Early identification and incorporation of green infrastructure assets like hedgerows, trees, or ponds into a development will help reduce a scheme’s development impact. Also it provides opportunities for RAMs, and avoids more complex mitigation and compensation schemes which may need a license.
For example the development could keep a GCN breeding pond in its design, with a suitable vegetation buffer and connectivity to other ponds. This could demonstrate the development’s avoidance of impact on GCNs. Constructing additional ponds and planting hedgerows for improved connectivity may create a net benefit.
Guidance note six:
Where RAMs cannot satisfactorily avoid affecting GCNs, mitigation measures will be needed so GCNs are unharmed and there is no net loss of their habitats.
See the mitigation guidelines for GCNs on Natural England’s website. Additional information can be found in the Great Crested Newt Habitat Management Handbook, Froglife.
Depending on the development’s scale and predicted effects, it may be impossible to rely on RAMs alone to solve all potential impacts. Early communication across the design team will promote greater understanding of all constraints whether ecological or otherwise, and allow balanced approaches to development design.
The exact measures needed will depend on the population size, distribution and proximity to the works and their scale, timing and duration. Measures could include trapping out the site to remove any GCN and installing fencing to prevent newts and other animals re-entering the site during construction.
The method statement should detail mitigation measures for implementation. As they will be licensed activities, they must be carried out in strict accordance with the method statement.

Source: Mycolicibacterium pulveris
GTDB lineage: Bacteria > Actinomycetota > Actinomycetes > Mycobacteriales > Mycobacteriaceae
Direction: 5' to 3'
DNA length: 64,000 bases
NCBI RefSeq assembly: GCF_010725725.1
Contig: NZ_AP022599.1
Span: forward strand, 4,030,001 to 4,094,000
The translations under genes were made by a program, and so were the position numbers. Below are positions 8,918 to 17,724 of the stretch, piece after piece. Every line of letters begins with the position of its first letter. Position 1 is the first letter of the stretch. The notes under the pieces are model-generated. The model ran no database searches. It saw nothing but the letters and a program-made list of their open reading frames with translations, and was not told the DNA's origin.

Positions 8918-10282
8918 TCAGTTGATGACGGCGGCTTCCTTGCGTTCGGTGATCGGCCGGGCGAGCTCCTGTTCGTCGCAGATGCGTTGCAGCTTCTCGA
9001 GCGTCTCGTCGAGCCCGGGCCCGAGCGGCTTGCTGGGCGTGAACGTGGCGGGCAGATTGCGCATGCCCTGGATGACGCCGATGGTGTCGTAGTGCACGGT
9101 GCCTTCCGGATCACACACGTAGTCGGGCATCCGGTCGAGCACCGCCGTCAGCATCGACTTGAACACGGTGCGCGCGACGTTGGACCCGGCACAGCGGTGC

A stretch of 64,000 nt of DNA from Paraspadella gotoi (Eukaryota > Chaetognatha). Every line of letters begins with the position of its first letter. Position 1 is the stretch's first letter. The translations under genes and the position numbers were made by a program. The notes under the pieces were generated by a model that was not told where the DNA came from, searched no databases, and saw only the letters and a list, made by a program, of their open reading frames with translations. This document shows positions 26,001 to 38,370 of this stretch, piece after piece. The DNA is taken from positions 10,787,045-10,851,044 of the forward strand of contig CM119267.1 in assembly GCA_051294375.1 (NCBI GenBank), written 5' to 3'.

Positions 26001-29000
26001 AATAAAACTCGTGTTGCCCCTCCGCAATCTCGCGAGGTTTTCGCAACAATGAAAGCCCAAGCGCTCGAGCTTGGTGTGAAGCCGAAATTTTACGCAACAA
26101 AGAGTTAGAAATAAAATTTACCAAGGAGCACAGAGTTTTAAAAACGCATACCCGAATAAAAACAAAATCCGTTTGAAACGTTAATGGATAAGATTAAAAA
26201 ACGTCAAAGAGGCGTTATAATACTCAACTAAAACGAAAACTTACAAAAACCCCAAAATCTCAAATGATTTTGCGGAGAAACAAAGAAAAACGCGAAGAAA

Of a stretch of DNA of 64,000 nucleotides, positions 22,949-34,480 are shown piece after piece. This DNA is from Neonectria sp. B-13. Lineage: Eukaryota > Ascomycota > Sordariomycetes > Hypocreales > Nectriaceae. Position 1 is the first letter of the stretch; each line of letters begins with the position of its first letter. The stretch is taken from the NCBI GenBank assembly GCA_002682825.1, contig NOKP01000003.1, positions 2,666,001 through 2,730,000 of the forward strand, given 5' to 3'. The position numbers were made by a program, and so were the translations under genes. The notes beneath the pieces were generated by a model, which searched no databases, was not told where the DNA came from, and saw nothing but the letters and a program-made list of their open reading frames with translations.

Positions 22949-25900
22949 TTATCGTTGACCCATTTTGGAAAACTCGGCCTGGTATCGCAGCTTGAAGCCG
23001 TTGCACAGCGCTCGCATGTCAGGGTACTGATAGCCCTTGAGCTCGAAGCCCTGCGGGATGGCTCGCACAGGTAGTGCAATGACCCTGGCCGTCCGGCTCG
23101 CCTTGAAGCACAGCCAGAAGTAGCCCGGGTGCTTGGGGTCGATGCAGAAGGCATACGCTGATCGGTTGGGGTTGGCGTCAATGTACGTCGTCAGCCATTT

Guidance note seven:
Compensation will only be considered where the developer/applicant has satisfactorily shown avoidance and mitigation are impossible and the compensatory measures don’t cause net habitat loss.
Where mitigation cannot satisfactorily reduce all potential impacts to satisfactory levels, extra compensation measures will likely be needed. Compensation measures will be requirements of the licence. All compensation measures outlined in the licence must be adhered to, and failure to do so is illegal.
Usually compensation measures are associated with habitat losses. For example, if the proposed development cannot avoid losing a pond, compensatory pond(s) should be created before the original pond’s loss as per the licence. At least two new ponds must be created to compensate the loss of a GCN breeding pond.
Lost terrestrial habitats also need offsetting, so that enough terrestrial habitat is provided to maintain breeding, foraging, refuge and dispersal functions for the affected population. The population size and natural range must also be maintained. Consequently, consider the connectivity between retained habitats, new habitats and existing habitats in the wider area.
Habitat compensation must be provided ahead of exclusion of the site and capturing GCNs. This will enable the transfer of amphibians and other fauna to the compensation area/s before development disturbs them.
Large development sites can enhance surrounding habitats. Connecting corridors for newts and other plants and animals can provide natural interest for residents.
Enhancements can include:
- incorporating wildlife ponds including adjoining terrestrial habitat into new developments even if the development does not affect GCN
- creating ‘networks’ of ponds linked by suitable terrestrial habitat
- creating/enhancing refuges/over-wintering sites within existing as well as new habitat
Where GCN are affected by the loss of a pond, mitigation measures should include recreating ponds on a two for one basis.